The majority of the characters in this book are male. Every one of them is distinct in physical presentation, personal motivation, and voice. Allowing herself ample time and room to stretch her storylines, Catton made certain that any character she introduced would be essential and, more importantly, memorable. Because the plot is a knot. Because the stars aligned so that these men (and a pair of equally important women) collided, and it is up to the reader to sort things out.
Such sorting is no chore when guided by the steady, confident, divining rod of Eleanor Catton's authorial hand. I was on the edge of my seat for the entire 800 pages. Murder, theft, fraud, exploitation, and blackmail course through the veins of this story, and, impossibly, it never became tedious.
Occasionally I would lift my eyes from the pages and run through the "facts of the case" in my head, ticking off the characters from my interior list, to make sure I was on the right track. But I didn't unravel the knot early, nor did I furrow my brow with fatigue. I wanted to dive back in. There was enough beauty, enough historical information, and enough movement between times and vantage points to keep my interest fresh. There was also enough uniqueness to the individual characters to invite my personal inclination to their stories and subplots, too.
I think that's what impressed me most: the consistency of voice, intrepid and intriguing in the third-person point of view. It never wavers. The narrator is omniscient and discriminating and patient. Catton's descriptions of the gold camps and mining towns reminded me of something I might have read by Dickens or Tolstoy, due to the scope of her vision and her articulation of the details in each scene. She breathed life into the diggers and the opium eaters and the whoremongers and the landlords and the shipping magnates and the sea captains. She underscored the circumstances of indentured Chinese workers, the Maori people, the camp prostitutes, and the convicts. For 800 pages, I lived in a New Zealand mining town, and when I closed the book in the end, I hated to shake the mud from my boots and leave that place behind me.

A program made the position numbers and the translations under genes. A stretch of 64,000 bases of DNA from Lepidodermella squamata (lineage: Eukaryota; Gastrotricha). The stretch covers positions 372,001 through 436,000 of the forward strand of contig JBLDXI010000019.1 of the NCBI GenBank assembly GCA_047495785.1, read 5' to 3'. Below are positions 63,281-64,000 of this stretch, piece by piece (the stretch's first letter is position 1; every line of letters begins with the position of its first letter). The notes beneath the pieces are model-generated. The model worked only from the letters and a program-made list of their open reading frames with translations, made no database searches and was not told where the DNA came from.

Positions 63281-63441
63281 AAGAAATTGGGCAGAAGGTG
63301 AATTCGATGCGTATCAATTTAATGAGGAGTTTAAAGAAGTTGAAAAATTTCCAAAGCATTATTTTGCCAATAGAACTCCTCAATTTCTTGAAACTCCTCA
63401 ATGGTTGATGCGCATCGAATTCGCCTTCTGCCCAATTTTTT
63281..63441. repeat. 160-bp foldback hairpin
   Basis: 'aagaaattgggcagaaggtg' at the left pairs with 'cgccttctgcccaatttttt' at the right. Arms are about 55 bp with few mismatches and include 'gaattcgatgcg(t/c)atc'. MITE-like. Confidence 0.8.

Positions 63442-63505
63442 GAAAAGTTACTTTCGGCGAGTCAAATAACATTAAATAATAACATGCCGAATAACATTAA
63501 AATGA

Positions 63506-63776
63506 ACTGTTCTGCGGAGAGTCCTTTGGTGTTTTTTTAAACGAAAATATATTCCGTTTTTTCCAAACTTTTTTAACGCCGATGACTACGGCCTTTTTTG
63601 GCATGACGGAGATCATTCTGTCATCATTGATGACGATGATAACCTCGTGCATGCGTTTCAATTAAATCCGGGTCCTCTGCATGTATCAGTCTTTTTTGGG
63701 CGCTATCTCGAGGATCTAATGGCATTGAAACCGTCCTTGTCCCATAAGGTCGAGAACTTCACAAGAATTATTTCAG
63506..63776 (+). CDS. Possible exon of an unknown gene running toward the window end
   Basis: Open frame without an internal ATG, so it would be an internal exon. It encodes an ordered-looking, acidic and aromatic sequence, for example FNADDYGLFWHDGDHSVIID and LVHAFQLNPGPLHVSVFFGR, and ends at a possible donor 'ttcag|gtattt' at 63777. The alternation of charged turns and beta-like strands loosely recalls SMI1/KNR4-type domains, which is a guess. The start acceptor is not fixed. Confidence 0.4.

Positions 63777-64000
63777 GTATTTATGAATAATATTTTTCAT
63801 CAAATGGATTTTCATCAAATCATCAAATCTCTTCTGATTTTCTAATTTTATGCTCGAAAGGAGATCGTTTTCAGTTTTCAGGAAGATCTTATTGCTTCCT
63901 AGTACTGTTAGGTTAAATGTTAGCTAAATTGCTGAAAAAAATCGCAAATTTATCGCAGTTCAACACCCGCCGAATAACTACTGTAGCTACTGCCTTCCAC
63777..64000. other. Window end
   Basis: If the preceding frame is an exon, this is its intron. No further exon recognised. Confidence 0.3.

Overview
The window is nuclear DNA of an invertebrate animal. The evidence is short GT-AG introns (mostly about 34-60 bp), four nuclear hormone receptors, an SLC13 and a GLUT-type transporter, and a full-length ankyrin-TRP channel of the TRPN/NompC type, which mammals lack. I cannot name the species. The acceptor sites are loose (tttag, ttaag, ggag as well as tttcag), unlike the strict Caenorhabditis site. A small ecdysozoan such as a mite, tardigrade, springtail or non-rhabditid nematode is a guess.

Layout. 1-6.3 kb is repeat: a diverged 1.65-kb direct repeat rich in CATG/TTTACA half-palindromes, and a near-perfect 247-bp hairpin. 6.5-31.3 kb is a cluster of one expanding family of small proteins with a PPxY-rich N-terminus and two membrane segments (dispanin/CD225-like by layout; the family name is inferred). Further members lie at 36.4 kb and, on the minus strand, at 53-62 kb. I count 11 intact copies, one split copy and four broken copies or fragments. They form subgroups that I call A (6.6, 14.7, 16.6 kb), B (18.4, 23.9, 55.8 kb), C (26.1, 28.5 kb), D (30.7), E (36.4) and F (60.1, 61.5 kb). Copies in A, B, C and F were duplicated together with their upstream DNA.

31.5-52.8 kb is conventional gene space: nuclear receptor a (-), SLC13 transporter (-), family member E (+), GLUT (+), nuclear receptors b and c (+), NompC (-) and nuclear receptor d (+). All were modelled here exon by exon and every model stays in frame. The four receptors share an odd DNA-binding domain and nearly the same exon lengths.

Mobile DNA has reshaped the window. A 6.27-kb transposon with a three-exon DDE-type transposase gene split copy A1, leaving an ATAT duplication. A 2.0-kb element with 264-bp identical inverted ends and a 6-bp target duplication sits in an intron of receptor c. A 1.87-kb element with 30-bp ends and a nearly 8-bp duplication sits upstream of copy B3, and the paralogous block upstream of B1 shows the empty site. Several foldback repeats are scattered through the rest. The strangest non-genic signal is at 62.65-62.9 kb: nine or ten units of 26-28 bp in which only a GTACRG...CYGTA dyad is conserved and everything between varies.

Here is what The Luminaries wasn't: heavy-handed, cheap, titillating, slow, expected, or easy. Twenty-eight year old Eleanor Catton has my unabashed admiration for imagining and executing this book, one that, had it been written by a man, would have been lifted up as another example of "masculine" literature. Instead, it is evidence of all that literature can accomplish in excellence without any consideration of the author's gender. It is progress manifested. It is an achievement for author and reader alike. I'm proud to own it and, one day, will be eager to read it again.